What can I do to help my child?

  • learn about the causes of constipation and soiling
  • establish a regular and consistent routine of sitting on the toilet and taking laxatives; this is the key to helping resolve the problem
  • educate and encourage the whole family to be supportive and understanding
  • stay calm and be supportive of your child; getting angry will make you feel bad and make your child tense and less likely to be successful
  • it is often best to ignore suggestions from friends and family who give unhelpful advice 
  • remember the poo is the problem, not your child

Where to go for more information

On this website
 
Children’s Health Camps www.healthcamps.org.nz
Children's Health Camps run a programme for children who have constipation and soiling problems.
 
NZ Continence Association www.continence.or.nz / 0800 650 659
Parent to Parent www.parent2parent.org.nz
Parent to Parent offers a support service to parents of children with a range of conditions and can put you in touch with parents experiencing similar situations.
 
This is a brochure (available in pdf format) with diagrams. It is designed for printing. 
 
International websites
 
Bristol Stool Chart atWikipedia en.wikipedia.org/wiki/Bristol_Stool_Scale
The Bristol Stool Scale / Chart is a medical aid, with diagrams, designed to classify poo into seven groups indicating constipation, normal poo or diarrhoea.
 
ERIC (Education and Resources for Improving Childhood Continence) www.eric.org.uk
ERIC has a number of leaflets that can be downloaded. It provides information for parents, children and adolescents and for health professionals.
 
University of Virginia Health System (U.S.)
The University of Virginia website provides the following tutorial for patients and families:

Acknowledgements

This fact sheet was originally developed in consultation with:

Royal Children's Hospital logo

  • Paediatric Department, Christchurch Hospital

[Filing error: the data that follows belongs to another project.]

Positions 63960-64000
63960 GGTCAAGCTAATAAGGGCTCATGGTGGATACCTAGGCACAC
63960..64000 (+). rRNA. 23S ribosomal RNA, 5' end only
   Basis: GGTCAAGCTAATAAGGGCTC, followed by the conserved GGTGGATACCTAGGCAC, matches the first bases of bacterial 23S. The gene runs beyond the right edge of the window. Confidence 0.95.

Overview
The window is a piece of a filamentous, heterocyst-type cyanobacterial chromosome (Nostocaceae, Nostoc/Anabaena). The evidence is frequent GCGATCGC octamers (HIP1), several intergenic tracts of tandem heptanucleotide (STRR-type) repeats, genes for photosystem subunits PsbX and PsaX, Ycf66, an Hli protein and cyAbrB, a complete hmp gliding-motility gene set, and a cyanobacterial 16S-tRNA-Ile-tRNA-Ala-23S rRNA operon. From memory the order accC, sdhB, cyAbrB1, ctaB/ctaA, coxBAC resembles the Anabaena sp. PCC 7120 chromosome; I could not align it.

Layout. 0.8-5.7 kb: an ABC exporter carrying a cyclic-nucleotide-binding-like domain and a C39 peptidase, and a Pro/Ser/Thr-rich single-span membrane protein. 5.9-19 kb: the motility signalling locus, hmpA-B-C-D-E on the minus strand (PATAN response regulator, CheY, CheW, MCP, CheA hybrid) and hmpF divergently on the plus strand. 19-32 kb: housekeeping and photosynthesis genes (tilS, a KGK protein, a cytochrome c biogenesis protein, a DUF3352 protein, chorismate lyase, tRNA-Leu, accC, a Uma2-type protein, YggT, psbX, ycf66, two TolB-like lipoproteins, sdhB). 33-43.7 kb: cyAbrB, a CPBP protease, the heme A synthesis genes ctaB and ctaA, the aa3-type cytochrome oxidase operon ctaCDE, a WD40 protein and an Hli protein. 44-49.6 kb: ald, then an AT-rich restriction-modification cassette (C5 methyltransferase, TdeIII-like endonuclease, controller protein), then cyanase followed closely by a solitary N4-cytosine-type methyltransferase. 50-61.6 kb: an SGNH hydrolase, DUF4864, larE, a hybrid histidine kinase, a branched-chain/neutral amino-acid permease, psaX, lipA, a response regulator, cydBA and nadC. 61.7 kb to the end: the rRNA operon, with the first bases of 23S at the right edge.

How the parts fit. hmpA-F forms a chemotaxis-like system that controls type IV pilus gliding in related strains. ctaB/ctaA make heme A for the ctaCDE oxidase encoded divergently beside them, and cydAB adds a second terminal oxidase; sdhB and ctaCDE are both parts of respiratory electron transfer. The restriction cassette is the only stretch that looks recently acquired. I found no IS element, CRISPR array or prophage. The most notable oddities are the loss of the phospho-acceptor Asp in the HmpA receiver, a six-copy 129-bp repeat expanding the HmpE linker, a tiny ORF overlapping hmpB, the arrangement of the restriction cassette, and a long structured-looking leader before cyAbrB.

• Paediatric Department, Nelson Hospital
Images
The animated soiling graphic comes from Constipation and encopresis: A multimedia tutorial, at the University of Virginia Health System website (U.S.). Thank you to The University of Virginia Health System for permission to reproduce this.


References

  1. NASPGHAN Constipation Guideline Committee. September 2006. Clinical practice guideline: Evaluation and treatment of constipation in infants and children: Recommendations of the North American Society for Pediatric Gastroenterology, Hepatology and Nutrition. 
    http://www.naspghan.org/user-assets/Documents/pdf/PositionPapers/constipation.guideline.2006.pdf [Accessed 4/03/2011]
  2. Royal Children's Hospital, Melbourne. November 2010. Clinical Practice Guideline: Chronic constipation.
    http://www.rch.org.au/clinicalguide/cpg.cfm?doc_id=11659 [Accessed 4/03/2011]
  3. National Institute for Health and Clinical Excellence, U.K. May 2010. Constipation in children and young people.
    http://guidance.nice.org.uk/CG99 [Accessed 4/03/2011]

 

This page last reviewed 07 May 2013
© Paediatric Society of New Zealand and Starship Foundation 2005 – 2014
Printed on 29 July 2014. Content is regularly updated so please refer to www.kidshealth.org.nz for the most up-to-date version
Content endorsed by the Paediatric Society of New Zealand